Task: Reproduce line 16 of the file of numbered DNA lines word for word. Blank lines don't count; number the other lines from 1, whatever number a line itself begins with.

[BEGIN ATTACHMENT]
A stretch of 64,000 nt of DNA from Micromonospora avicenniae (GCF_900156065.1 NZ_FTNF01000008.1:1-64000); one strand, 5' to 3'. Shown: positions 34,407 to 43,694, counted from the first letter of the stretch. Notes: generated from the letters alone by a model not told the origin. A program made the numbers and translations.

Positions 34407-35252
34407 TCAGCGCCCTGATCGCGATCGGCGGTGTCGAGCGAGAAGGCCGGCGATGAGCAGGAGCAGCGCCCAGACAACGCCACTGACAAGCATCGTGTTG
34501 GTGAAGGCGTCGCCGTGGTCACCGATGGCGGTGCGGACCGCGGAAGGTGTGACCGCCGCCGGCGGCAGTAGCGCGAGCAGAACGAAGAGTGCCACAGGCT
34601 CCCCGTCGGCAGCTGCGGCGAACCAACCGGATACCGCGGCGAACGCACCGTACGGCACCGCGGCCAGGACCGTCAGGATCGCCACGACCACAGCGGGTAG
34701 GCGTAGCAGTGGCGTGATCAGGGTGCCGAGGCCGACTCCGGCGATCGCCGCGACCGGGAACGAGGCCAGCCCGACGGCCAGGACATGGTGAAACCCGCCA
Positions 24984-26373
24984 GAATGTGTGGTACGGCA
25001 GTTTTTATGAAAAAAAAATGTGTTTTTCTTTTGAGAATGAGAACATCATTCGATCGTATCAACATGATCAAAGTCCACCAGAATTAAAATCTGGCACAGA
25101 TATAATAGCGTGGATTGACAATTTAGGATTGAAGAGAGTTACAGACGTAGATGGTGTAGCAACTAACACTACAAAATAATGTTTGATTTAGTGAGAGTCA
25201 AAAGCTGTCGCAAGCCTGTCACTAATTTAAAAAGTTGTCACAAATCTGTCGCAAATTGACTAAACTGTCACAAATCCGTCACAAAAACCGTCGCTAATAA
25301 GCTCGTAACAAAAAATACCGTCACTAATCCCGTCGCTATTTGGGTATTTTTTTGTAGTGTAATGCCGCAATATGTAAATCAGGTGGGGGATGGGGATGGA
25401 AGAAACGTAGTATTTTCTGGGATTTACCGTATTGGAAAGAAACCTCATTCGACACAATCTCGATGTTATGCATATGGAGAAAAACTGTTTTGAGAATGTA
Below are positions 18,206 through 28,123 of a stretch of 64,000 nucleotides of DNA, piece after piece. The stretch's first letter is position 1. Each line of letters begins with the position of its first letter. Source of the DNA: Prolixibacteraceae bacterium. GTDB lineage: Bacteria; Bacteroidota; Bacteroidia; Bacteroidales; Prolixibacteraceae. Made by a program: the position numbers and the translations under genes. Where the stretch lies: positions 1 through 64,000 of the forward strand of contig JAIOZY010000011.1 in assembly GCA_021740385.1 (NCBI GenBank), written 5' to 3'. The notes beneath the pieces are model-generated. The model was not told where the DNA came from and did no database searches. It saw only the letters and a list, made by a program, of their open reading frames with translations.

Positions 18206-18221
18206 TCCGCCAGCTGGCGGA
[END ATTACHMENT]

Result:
18206 TCCGCCAGCTGGCGGA